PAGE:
History is a single, continuous, seamless, uninterrupted whole. Everything matters. Everything. Not the sum of things, not single things, or individual things, but every thing. To understand only a little of it is to understand almost nothing. It's impossible to single out any given point and to explain it without reference to any others. There is nothing that exists within the great tapestry of history that exists on its own. To put it in a semiotician's words, history is a semantic network of events that relate to one another causally and temporally. We simply cannot divide it into its constituent parts without losing some of the meaning of that part. The smaller the part, the more meaning lost!
For this reason, every action is important. Every individual action forms the rich cloth of history, which means that the simplest of things really do matter. Material culture, from the mattock used to break up the dirt in the field to the seats upon which people sit, is part of this tapestry as much as any actions of individuals are. Great movements are the amalgamation of individual wills, and the "great people" of history surface only from the undifferentiated sea of meaning by degree not by kind.
What does this mean for roleplaying games? Not much if you're not interested in trying to emulate something approximating reality. If there's no desire for verisimilitude, it makes little difference. If, on the other hand, there is a hope that you will approach something that feels like the real world and functions more or less like it, it can mean a great deal.
For one, the idea that PCs can't be important because they are not really any different from the great unwashed masses, is ridiculous. They are no different, that is true, in essence. The true difference between them is that they strive to stand out and be movers and shakers (again, a difference of degree, not of kind). The opposite is also true: they cannot work their will wholesale upon the world, because its a complex place and all manner of things will occur that will prevent them from achieving the goals they want. Even when they believe they've done something good, it may affect the hopelessly complex system (for the functioning network of meaning that is history is a working system in the present moment, an insane Rube Goldberg machine wherein all the parts affect all the other parts) and result in outcomes wholly unintended.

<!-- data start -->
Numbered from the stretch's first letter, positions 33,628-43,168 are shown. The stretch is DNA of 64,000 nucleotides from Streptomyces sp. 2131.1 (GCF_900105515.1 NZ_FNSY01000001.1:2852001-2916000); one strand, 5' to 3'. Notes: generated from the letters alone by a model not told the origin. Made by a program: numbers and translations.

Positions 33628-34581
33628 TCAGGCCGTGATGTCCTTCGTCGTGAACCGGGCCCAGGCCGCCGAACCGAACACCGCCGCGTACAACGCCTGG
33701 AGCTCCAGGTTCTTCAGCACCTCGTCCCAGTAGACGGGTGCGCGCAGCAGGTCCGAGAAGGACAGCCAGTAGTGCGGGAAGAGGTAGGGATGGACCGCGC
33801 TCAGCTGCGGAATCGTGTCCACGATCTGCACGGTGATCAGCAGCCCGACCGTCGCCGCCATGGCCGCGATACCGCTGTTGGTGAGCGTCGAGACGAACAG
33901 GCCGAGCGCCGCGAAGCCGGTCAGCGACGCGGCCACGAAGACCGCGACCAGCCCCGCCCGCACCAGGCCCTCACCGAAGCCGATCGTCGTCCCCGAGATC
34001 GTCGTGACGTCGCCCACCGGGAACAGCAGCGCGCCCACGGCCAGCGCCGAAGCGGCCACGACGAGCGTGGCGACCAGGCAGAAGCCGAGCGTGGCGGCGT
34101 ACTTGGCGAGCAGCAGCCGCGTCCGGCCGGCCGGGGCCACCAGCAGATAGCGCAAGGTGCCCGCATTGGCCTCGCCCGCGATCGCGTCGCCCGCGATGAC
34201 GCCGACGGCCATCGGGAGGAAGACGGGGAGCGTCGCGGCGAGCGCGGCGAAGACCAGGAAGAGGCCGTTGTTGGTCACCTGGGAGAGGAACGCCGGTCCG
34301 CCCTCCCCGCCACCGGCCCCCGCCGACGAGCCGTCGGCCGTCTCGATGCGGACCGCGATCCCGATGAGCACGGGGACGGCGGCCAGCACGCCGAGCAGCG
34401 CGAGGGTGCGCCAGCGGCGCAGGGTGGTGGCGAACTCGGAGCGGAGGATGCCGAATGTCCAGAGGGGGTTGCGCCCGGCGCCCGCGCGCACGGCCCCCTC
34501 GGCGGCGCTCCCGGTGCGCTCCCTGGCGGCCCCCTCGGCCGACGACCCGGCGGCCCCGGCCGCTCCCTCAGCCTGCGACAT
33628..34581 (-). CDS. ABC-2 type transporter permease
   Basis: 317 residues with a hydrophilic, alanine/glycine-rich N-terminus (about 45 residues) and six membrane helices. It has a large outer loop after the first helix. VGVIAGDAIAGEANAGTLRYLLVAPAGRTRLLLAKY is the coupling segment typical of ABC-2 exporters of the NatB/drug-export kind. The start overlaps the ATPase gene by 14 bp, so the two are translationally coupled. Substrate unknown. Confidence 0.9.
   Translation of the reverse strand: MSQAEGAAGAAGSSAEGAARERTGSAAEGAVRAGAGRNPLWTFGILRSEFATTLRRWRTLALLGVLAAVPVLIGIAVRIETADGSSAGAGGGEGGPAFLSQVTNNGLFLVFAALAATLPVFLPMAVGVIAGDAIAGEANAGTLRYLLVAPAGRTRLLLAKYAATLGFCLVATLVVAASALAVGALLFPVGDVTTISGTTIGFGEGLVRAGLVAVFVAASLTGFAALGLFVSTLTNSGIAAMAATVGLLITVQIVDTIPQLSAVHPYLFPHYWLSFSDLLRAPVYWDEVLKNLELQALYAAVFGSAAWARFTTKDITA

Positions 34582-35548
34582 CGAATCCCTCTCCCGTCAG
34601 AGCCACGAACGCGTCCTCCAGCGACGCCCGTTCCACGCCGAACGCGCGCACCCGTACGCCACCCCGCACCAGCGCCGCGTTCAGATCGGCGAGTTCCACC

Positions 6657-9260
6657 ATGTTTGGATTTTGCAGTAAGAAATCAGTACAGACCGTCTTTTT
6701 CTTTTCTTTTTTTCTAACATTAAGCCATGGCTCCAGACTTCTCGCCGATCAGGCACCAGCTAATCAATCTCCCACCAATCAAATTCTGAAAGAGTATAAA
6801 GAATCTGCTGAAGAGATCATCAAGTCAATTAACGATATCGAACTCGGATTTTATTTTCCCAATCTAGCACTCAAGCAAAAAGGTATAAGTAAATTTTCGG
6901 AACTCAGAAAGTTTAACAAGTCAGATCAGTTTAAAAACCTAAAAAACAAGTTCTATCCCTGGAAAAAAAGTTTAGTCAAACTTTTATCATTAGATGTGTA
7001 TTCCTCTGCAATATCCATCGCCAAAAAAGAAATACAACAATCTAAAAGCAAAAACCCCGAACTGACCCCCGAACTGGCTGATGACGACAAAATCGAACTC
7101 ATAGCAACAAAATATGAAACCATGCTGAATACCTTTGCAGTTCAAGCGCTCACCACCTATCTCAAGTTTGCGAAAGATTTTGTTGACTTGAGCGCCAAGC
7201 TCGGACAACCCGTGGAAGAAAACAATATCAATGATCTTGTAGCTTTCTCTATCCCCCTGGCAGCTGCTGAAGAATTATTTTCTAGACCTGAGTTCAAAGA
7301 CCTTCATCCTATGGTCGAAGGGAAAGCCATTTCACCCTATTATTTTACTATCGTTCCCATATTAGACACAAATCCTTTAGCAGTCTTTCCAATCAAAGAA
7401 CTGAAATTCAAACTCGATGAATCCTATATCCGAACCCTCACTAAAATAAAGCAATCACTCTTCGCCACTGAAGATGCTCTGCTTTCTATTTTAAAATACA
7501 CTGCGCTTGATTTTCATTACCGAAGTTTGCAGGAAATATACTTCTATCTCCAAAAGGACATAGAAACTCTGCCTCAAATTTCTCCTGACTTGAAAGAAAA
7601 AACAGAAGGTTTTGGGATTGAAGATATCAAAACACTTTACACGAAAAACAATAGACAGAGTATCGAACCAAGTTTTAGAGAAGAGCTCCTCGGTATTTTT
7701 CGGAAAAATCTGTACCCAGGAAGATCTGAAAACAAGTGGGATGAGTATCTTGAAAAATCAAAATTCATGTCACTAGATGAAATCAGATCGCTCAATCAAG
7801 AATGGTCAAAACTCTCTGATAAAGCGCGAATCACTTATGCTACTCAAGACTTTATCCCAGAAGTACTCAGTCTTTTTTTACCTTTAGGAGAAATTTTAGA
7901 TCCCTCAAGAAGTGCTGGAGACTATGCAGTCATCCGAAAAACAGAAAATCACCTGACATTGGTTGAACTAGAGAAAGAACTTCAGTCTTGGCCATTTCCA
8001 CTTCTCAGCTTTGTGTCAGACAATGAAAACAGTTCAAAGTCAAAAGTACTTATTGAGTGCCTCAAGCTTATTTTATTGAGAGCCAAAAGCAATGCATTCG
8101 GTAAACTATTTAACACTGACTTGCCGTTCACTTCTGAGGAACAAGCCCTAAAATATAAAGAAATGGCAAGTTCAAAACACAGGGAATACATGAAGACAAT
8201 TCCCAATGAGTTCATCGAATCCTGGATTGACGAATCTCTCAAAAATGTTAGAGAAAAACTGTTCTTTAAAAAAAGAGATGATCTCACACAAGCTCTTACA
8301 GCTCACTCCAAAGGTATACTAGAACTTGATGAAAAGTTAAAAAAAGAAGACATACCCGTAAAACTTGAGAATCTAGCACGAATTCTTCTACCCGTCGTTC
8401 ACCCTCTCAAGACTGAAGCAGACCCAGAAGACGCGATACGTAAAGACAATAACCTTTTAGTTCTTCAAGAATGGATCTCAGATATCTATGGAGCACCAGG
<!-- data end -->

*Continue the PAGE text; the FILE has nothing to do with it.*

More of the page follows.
This would also argue for the presence of rich history, that is fleshed out history, which the players can interact with. The more that you, as a DM, know about the setting the more it makes sense and the easier it is to approximate this complicated web. One of the reasons that random tables are so useful is that they can give the approximation of the complex system without relying on the rich history and mind-based computation powers of someone attempting to run it based on logic. But that hardly precludes them from working together, which is what I find easiest and most rewarding in balance: rich history for when I can conceive of how all the moving parts in a situation may work and complex tables and charts for when I am unsure of the vagaries.
As a DM, I am most comfortable when I know the most about a setting. I feel lost or ungrounded in vague settings until I do some footwork and flesh them out. I know this isn't true of many people, but I am prepossessed by that strange dictate which desires a rich and deep history to move forward. Rather than retcon things into making sense, or exercising logic that must extend backwards and make sense of previously nonsensical things, I prefer have access to all my decision making tools up front.
Therefore, I am myself an advocate of the deep, blanket history—the understanding of a setting that allows you to wade into that marvelous and horrifically complex system that is time and the present, to stand at the heart of that strange orrery, and to make it your own.